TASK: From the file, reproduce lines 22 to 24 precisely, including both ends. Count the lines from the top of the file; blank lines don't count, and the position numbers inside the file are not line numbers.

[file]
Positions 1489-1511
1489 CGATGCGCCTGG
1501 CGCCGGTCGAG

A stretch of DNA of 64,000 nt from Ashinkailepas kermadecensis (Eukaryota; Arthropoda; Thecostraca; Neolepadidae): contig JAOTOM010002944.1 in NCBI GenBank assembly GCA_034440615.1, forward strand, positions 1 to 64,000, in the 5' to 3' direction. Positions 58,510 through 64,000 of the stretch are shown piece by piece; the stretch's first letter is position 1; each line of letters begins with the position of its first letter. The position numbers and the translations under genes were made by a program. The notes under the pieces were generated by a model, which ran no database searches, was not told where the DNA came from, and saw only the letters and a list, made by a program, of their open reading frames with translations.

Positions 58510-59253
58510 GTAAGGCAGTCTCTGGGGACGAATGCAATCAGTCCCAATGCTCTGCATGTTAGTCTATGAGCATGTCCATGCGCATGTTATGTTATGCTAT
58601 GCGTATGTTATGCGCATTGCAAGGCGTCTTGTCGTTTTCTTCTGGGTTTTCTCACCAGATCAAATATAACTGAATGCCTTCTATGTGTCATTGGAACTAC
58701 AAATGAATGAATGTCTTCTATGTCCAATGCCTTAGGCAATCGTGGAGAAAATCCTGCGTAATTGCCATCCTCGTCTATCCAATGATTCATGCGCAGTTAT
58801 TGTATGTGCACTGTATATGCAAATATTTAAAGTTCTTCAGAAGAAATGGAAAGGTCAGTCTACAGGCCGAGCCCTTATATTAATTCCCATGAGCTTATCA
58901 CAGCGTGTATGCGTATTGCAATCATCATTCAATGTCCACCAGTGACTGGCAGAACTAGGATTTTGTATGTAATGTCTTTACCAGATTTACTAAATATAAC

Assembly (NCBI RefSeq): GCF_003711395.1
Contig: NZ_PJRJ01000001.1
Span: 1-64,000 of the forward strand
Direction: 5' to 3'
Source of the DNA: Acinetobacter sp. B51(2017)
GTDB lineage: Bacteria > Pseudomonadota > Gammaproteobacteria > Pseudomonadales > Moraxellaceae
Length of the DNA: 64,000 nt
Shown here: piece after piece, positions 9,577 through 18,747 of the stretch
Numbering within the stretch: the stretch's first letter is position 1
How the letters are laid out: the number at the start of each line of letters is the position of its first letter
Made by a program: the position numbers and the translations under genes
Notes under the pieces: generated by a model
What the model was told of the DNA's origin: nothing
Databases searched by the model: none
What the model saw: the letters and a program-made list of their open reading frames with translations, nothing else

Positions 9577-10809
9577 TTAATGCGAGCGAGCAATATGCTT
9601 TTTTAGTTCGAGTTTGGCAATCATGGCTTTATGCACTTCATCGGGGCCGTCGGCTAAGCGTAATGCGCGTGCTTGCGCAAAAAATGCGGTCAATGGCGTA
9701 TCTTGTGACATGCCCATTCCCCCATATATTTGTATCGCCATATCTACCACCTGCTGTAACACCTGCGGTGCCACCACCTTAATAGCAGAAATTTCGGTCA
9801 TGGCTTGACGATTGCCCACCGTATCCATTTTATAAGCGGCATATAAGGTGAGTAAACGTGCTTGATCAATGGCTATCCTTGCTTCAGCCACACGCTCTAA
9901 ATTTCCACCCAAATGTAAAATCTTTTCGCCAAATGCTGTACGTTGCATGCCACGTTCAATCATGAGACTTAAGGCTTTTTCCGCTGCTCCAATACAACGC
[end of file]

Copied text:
Notes under the pieces: generated by a model
What the model was told of the DNA's origin: nothing
Databases searched by the model: none